T cell antigen discovery using soluble vaccinia proteome reveals recognition of antigens with both virion and nonvirion association.

Research paper by D Huw DH Davies, Sookhee S Chun, Gary G Hermanson, Jo Anne JA Tucker, Aarti A Jain, Rie R Nakajima, Jozelyn J Pablo, Philip L PL Felgner, Xiaowu X Liang

Indexed on: 16 Jul '14Published on: 16 Jul '14Published in: Journal of immunology (Baltimore, Md. : 1950)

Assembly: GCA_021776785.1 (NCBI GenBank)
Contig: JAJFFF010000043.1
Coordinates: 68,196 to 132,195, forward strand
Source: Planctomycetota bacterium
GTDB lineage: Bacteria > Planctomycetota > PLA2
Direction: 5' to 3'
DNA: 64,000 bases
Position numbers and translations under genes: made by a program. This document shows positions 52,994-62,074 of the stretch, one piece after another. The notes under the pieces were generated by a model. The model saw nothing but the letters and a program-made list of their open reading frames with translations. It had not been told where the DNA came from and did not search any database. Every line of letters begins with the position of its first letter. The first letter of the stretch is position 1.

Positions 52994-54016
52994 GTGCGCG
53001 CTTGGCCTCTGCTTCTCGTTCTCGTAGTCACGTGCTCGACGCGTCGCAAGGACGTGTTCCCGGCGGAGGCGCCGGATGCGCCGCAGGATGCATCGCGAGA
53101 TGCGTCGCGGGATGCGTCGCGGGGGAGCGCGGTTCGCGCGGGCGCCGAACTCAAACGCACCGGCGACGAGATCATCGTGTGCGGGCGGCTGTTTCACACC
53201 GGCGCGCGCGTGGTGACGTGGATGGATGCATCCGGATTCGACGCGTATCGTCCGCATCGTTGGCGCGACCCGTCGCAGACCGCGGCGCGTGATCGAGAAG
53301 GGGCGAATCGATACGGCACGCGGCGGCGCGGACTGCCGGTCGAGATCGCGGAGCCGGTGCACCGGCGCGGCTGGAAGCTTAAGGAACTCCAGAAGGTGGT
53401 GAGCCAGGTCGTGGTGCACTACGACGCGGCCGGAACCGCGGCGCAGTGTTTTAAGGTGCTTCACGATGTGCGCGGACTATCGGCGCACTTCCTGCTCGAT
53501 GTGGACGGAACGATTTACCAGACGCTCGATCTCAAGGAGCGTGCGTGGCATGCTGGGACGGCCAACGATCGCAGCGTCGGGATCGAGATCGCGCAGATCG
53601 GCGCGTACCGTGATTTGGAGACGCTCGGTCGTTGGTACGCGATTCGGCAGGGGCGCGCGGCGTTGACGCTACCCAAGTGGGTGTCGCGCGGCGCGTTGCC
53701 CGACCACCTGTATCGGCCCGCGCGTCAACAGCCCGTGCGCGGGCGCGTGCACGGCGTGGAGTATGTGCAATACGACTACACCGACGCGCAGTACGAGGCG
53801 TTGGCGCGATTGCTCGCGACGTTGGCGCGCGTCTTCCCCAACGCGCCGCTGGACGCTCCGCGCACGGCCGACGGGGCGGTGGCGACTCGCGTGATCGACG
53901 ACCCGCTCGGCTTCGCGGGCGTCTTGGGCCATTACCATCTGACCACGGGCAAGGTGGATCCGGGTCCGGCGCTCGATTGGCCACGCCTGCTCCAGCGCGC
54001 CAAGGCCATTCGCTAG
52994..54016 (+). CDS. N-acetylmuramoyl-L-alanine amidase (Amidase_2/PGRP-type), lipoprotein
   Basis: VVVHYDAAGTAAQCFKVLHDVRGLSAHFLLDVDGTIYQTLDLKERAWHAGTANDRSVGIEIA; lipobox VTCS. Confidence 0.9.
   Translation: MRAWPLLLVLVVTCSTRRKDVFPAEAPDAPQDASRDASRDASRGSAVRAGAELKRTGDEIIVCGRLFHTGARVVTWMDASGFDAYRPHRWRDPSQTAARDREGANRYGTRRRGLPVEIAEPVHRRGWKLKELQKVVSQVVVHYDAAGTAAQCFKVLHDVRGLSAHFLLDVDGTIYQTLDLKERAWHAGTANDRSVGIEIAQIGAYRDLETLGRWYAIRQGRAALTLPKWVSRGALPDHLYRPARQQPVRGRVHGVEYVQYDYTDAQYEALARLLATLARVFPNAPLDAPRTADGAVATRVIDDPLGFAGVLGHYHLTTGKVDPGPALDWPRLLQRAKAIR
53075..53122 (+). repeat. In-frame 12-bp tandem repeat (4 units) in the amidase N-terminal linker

Vaccinia virus (VACV) is a useful model system for understanding the immune response to a complex pathogen. Proteome-wide Ab profiling studies reveal the humoral response to be strongly biased toward virion-associated Ags, and several membrane proteins induce Ab-mediated protection against VACV challenge in mice. Some studies have indicated that the CD4 response is also skewed toward proteins with virion association, whereas the CD8 response is more biased toward proteins with early expression. In this study, we have leveraged a VACV strain Western Reserve (VACV-WR) plasmid expression library, produced previously for proteome microarrays for Ab profiling, to make a solubilized full VACV-WR proteome for T cell Ag profiling. Splenocytes from VACV-WR-infected mice were assayed without prior expansion against the soluble proteome in assays for Th1 and Th2 signature cytokines. The response to infection was polarized toward a Th1 response, with the distribution of reactive T cell Ags comprising both early and late VACV proteins. Interestingly, the proportions of different functional subsets were similar to that present in the whole proteome. In contrast, the targets of Abs from the same mice were enriched for membrane and other virion components, as described previously. We conclude that a "nonbiasing" approach to T cell Ag discovery reveals a T cell Ag profile in VACV that is broader and less skewed to virion association than the Ab profile. The T cell Ag mapping method developed in the present study should be applicable to other organisms where expressible "ORFeome" libraries are also available, and it is readily scalable for larger pathogens.